Subject: What Is This Insect?
May 11, 2013 7:46 am
We first noticed these bugs yesterday. They were all over the ground in little holes. Some of them have wings and some are wingless. There were hundreds of them. I have searched the internet and cannot find anything that resembles this insect. Is it an ant or wasp? I was wondering if this insect stings or bites. Thank you so much!!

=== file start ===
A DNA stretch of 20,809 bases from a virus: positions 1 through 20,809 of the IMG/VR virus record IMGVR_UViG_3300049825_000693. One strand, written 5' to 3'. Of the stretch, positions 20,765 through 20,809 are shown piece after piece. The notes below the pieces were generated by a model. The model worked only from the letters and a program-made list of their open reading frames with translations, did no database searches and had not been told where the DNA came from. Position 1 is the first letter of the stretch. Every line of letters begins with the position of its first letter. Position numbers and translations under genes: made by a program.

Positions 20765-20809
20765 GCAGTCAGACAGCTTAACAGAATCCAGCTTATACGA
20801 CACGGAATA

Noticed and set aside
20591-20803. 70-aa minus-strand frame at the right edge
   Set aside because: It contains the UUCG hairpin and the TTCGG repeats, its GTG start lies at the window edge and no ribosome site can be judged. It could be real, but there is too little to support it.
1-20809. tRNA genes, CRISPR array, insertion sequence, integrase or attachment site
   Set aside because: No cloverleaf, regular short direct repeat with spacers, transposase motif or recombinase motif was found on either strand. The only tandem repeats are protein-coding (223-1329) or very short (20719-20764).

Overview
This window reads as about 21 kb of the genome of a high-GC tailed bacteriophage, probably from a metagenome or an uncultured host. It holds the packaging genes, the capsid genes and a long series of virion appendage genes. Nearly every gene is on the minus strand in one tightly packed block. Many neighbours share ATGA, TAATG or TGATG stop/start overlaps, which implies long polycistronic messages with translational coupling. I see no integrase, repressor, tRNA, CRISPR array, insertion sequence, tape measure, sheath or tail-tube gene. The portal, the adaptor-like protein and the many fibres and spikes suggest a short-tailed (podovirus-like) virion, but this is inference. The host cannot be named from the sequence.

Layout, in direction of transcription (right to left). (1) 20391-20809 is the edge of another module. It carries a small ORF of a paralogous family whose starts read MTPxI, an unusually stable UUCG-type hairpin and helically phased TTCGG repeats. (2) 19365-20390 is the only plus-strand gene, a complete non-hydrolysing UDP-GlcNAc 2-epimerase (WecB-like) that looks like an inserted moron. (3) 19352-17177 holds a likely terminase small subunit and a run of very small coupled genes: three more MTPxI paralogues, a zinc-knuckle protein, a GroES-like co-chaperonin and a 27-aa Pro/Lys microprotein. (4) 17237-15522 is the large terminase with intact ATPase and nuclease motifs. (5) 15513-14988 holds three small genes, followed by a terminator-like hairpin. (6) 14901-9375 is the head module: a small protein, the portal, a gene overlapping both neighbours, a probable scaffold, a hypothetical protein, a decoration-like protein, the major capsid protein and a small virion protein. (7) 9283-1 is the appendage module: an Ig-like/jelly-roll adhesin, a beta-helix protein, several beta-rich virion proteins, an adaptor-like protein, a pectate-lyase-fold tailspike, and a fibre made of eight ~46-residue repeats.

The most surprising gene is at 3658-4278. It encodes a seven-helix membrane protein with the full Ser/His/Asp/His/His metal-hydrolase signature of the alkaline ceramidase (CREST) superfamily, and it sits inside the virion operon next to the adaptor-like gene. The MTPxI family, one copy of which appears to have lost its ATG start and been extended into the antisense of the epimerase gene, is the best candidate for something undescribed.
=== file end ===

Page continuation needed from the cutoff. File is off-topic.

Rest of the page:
These are Texas Leaf Cutter Ants, Atta texana, or some other Leafcutting Ant in the genus Atta. You are witnessing the swarming activity. The winged ants are alates, the sexually reproductive queens and kings that will fly off and mate so they can begin a new colony. The individuals without wings are the nonreproductive workers. Leafcutting ants are eaten in Mexico where they are considered a delicacy. According to BugGuide: “In Texas these ants damage weeds, grasses, plum and peach trees, blackberry bushes and many other fruit, nut and ornamental plants as well as several cereal and forage crops. The ants do not eat the leaf fragments they collect, but take them into their underground nest where they use the material to raise a fungus garden. As the fungus grows, certain parts of it are eaten by the ants and fed to the larvae. This fungus is their only known source of food. Leaf cutting ants will attack pine trees but ordinarily they do little damage when other green plants are available. During the winter when green plant material is scarce, seedling pines are frequently damaged in parts of east Texas and west central Louisiana. Where ants are abundant, it is almost impossible to establish natural pine reproduction. In such sites, young pine seedlings often are destroyed within a few days unless the ants are controlled before planting.”